Content note: the following article contains discussion of rape

While meaning well, people often say the wrong thing on hearing personal accounts of rape

#MeToo has got us talking about rape and other forms of sexual assault and abuse more than ever before, but we’re still not a society that is good at listening. I am continually astounded by the array of unprofessional and inappropriate responses I receive when I tell people I’ve been raped.

Medical professionals, academic staff, friends – while many have listened sympathetically and with the best intentions at heart, the examples below are all real instances of ways people have responded to me telling them that I’ve been raped. These kinds of ‘bad’ responses catch me off guard, turning a conversation I am prepared and ready to have into a situation in which I am deeply uncomfortable. I do not mean to police what people should say or suggest what is best for all victims of sexual violence; however, I do believe the following to be useful general pointers, with some use in other kinds of difficult conversations, particularly about mental health.

I am continually astounded by the array of unprofessional and inappropriate responses I receive when I tell people I’ve been raped

1) Excessive shock or sympathy

Shock and sympathy are the most natural responses to a sudden disclosure of something traumatic or difficult. It is, of course, totally reasonable to respond in this way. However, as far as possible, avoid making your reaction over the top. Expressing a degree of shock and sympathy is to be expected (a gentle “I’m sorry to hear that” works well), but anything more exaggerated is likely only to make the speaker uncomfortable and feel guilty for upsetting you. Avoid putting them in a situation where they are having to comfort you. True story: one academic sat and repeated “Oh my goodness, I am shocked” until I had to tell them it was OK and move the conversation onto books. Staying calm almost always makes the conversation more pleasant for both parties.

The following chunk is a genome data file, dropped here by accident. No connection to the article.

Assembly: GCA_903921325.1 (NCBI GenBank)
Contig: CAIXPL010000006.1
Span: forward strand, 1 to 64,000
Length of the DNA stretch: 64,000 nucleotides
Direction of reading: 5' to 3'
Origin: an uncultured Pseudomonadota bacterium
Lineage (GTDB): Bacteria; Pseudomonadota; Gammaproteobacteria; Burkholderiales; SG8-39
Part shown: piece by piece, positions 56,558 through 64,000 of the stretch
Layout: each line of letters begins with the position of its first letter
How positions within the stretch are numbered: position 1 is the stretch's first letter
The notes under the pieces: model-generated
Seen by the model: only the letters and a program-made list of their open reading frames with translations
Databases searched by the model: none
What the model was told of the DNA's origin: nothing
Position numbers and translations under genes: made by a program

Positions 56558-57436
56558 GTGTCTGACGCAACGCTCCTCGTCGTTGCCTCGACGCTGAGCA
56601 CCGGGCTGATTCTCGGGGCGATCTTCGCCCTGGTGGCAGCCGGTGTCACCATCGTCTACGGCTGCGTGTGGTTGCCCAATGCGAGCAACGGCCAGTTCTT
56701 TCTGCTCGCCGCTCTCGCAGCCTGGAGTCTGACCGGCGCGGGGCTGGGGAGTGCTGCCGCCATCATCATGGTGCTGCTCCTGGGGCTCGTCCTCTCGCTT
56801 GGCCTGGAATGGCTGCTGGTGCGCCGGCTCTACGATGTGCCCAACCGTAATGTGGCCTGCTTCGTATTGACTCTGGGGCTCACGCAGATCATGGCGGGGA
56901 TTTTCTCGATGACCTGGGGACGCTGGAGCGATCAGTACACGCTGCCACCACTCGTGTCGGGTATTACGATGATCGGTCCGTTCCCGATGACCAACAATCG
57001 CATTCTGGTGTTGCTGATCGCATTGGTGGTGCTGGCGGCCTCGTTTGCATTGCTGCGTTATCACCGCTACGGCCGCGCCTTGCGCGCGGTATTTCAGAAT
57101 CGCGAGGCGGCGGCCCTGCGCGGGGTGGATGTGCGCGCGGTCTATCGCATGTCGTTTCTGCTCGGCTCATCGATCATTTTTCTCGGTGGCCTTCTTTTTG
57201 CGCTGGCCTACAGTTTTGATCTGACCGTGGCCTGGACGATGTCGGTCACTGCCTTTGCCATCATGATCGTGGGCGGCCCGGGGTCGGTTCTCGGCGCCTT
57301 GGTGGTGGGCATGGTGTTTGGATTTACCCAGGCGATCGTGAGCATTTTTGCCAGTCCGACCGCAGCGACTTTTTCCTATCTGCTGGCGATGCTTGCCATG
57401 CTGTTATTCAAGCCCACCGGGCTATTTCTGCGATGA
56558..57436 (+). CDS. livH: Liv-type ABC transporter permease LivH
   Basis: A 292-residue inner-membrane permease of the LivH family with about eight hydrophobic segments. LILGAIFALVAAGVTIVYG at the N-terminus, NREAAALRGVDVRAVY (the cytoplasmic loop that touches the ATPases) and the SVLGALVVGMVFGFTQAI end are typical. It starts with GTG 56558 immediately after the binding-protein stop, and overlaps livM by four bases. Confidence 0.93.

2) Asking for detail

This is surprisingly common: responding to a disclosure of rape by pressing for further details. I think this often comes from a place of shock, of being taken aback by the information presented, and issuing a panicked question of reply. Questions can range from the somewhat benign (“have you had counselling?”) to the more problematic. Especially avoid questions asking why the speaker did not act differently: these very quickly stray into victim-blaming territory. Bear in mind that disclosing this kind of information is never easy, and the speaker will likely have told you all the detail they feel comfortable providing. Don’t press for further information, and keep the questions to a need-to-know basis. If you sense that the speaker wants to have a longer conversation and it is appropriate to do so, ask open, non-suggestive questions (e.g. “how are you feeling about that?”).

3) Making assumptions

Try to avoid making assumptions about the incident or the speaker’s feelings. These tend to project problematic assumptions about rape onto what is ultimately a very individual situation. In a society with certain preconceptions about rape, leading questions (“was it a stalker?”) perpetuate stereotypes about what sexual violence looks like, and are generally not useful. Steer away from presumptions about how the speaker is now feeling, or what facets of the situation may bother them most; again, this is a very personal experience, and it is important to give them personal space to process their own feelings. It is also important to try to mirror the speaker’s terminology: even if it sounds like rape to you, if they are using the term sexual assault, follow their lead. Personally, I’m not a fan of euphemism and prefer to directly refer to the incident as ‘when I was raped’ and ‘my rapist’; others may find those words upsetting.

4) Me too

Again, this is a very natural response, and, if employed carefully, can be appropriate. However, be mindful of the fact that it not always helpful to respond to a difficult disclosure by speaking about your own experience or that of other people you know. Solidarity in hearing of similar experiences can be a useful tool, but, especially in the early stages of recovery, I knew I needed to be self-centred. Hearing the stories of others was upsetting and unnecessarily triggering.


Mountain View

‘We need to continue breaking the silence’

5) Praise

Another response that is well-intended but unfortunately often unhelpful. Responding by telling the speaker how ‘well’ they are doing, or how ‘brave’ they are again enforces ideas about how one ought to feel about being raped and can make the speaker feel a sense of victimhood more strongly. Personally, I find this can easily feel patronising, especially when I think the person giving out praise has no idea of how I am really doing.

Most important of all is to listen. Provide a gentle, calm and encouraging space for the speaker to share what they wish to share, in their own words, and you can’t go too far wrong.